As part of an initiative to increase roadway safety and reduce serious auto accidents in New York construction zones, state officials launched Operation Hardhat in 2019. This program was a collaborative effort between State Police, the New York State Department of Transportation (NYSDOT), and the New York State Thruway Authority. Once again, this program went into effect in 2020 starting last July and resulted in a massive increase in traffic tickets being issued when compared to other parts of the year.
Construction sites can be messy, chaotic, and noisy, making it difficult for workers to perform their duties safely. Even if workers are following every safety procedure and using their equipment correctly, they always run the risk of suffering a serious injury, especially if someone else is not taking the same precautions. The most dangerous injuries include some form of head trauma. While you may think a minor blow to the head is nothing to worry about, you should still see a doctor, especially if you are experiencing the following symptoms.
Trench collapses are among the greatest dangers that construction workers face. If not properly secured or reviewed after rainfall, a cave-in can occur, leading to serious or fatal injuries to workers in it and even those standing around it. This is also a major issue as New York construction ramps up again. If a property owner or supervisor failed to ensure a trench is safe to work in or failed to close down their job site safely, then workers could be put in serious danger of suffering traumatic injuries.
The construction industry is extremely dangerous for New York workers, especially those that handle our city’s infrastructure. Not only do road crews work with powerful and often dangerous equipment, but they must also contend with great heights, complicated projects, and negligent drivers. While everyone knows they should slow down in a construction zone and strictly follow all traffic laws, in addition to road crew directions, many drivers still choose to recklessly endanger road crews.
The construction industry here in New York City is booming – it’s practically impossible to look around without seeing the evidence of one or more construction projects every few blocks. During industrial booms like this, it’s vital to stay aware of the dangers you or your loved ones may face as laborers and professionals on construction sites. One of the most hazardous and insidious dangers may not be the most obvious but can be one of the most dangerous: toxic exposure.
New York City is one of the largest and most populous cities in the world, and the construction and renovation industry is booming with over 45,000 active job sites. According to a story from CBS Local, construction has now officially become the most dangerous industry in NYC, with construction fatalities up 33% from five years ago, and construction injuries up 225% over the same period. In most other parts of the US, construction is rated as only the third most dangerous job – indicating that New York City has become more hazardous for construction workers.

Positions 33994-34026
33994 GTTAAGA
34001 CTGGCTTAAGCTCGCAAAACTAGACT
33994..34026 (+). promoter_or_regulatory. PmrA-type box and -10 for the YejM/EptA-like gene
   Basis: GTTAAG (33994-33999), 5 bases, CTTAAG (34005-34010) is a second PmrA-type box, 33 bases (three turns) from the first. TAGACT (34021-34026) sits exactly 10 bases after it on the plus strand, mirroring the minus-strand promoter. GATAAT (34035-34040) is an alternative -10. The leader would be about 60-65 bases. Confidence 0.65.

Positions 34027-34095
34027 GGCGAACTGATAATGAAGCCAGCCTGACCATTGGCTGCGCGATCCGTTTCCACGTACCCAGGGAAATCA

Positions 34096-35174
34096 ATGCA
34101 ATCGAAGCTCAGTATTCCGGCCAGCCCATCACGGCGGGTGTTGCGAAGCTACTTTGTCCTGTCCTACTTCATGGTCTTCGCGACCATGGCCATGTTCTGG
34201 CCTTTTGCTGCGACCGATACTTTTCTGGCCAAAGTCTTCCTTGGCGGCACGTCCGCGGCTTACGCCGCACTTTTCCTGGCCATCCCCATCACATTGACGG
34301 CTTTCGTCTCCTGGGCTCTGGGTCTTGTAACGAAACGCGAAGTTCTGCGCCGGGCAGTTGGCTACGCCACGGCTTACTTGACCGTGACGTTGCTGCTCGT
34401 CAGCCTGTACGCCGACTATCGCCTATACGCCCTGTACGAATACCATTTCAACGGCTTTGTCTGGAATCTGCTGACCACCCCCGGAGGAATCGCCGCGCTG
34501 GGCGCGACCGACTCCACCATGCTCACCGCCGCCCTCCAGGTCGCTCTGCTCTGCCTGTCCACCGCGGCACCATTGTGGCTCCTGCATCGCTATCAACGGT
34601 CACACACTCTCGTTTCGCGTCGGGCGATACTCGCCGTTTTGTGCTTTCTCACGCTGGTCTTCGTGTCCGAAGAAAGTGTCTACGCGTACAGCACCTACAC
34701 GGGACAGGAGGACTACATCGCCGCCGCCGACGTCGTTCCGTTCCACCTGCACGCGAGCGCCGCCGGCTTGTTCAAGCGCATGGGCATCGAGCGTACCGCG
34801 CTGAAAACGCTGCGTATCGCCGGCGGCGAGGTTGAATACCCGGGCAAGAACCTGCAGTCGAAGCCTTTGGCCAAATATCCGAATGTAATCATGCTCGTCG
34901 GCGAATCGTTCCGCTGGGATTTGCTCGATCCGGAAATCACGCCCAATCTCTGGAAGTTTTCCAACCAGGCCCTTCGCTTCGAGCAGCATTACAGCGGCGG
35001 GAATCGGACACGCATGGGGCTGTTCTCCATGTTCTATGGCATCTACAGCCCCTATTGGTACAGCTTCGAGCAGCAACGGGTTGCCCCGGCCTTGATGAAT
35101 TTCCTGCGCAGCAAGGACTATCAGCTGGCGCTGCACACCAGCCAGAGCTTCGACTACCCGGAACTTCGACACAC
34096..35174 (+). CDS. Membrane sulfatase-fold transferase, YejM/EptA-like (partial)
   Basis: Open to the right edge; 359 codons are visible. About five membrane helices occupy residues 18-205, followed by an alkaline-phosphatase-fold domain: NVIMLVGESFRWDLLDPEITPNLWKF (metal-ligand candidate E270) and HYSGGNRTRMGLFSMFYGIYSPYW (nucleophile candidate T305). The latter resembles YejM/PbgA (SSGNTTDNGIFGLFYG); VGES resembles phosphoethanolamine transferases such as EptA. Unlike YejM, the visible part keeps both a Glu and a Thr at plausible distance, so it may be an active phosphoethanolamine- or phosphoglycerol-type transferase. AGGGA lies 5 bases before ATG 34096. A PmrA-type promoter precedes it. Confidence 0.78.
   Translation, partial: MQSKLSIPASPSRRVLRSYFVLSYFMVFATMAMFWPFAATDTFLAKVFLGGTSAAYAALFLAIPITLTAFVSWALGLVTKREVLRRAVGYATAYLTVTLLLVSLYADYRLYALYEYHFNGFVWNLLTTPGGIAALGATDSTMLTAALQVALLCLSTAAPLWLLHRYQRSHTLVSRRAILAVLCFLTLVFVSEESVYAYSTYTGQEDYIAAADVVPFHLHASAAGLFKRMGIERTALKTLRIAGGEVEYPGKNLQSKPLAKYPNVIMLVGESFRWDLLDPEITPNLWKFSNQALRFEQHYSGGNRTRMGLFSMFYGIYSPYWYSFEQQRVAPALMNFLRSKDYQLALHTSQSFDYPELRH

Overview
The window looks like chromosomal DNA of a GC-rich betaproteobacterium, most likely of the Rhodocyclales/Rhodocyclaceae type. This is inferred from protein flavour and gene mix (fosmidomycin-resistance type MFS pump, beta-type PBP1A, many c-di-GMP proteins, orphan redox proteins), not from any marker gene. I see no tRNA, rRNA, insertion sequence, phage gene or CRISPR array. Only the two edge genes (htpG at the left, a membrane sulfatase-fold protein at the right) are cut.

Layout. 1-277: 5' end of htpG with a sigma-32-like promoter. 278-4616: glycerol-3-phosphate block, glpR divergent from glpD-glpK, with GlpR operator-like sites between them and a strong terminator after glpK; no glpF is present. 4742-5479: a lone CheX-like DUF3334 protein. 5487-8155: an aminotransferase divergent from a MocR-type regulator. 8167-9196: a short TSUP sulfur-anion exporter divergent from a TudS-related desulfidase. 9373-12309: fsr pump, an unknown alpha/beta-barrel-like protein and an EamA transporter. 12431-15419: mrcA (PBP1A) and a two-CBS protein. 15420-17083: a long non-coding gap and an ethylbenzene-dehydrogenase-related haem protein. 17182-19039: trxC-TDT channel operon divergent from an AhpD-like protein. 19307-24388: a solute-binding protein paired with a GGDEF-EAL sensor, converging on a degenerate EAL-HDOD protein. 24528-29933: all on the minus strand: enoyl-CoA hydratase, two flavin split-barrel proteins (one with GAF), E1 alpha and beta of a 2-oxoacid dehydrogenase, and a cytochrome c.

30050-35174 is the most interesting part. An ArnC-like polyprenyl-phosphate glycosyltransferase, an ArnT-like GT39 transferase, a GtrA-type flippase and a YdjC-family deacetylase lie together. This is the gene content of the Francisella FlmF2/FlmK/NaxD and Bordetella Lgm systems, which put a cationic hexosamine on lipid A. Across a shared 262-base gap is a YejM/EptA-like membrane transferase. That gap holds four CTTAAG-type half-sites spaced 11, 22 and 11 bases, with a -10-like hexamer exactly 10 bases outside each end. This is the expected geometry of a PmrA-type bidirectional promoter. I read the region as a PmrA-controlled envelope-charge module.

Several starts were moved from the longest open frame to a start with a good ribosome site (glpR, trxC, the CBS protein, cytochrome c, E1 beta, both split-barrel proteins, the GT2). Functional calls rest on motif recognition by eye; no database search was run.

Construction accidents are not rare in NYC – in fact, the situation appears to be getting worse. A recent case illustrates the risks faced by construction workers throughout the city. The recent death occurred on the Lower East Side of Manhattan, where a mixed-use development was being built at 60 Norfolk Street. Two workers were standing on an old windowsill as a machine was working below, about six to eight feet above ground. Suddenly, the entire wall collapsed, carrying two workers with it, partially burying them in the rubble.
Scaffolding accidents continue to be a plague on New York City construction workers, no matter how many laws and regulations are put in place. Case in point, recently four workers were injured when a scaffolding collapse occurred at a Hudson Yards construction site, as reported by the New York Post. Three of the workers suffered minor injuries, while the fourth worker was severely injured.
The City of New York is suing to revoke the license of contractor Wlodzimierz Tomczak after a construction worker was killed at Manhattan work site. Nelson Salinas, age 51, was washing windows at 311 E. 50th Street when he was hit in the head and killed by a falling brick. The brick was knocked loose by the apparatus used to secure Salinas’ scaffolding to the building facade. The City’s Department of Buildings (DOB) filed in September 2019 to have Tomczak’s special rigger license revoked, claiming that he did not take proper precautions at the restoration project where Salinas died.
Job sites can be a dangerous place for workers, especially if safety rules put in place to protect employees’ well-being are not adhered to. However, some accidents are more common than others, and the Occupational Safety and Health Administration has dubbed the four accidents most common for worksite deaths the “fatal four.”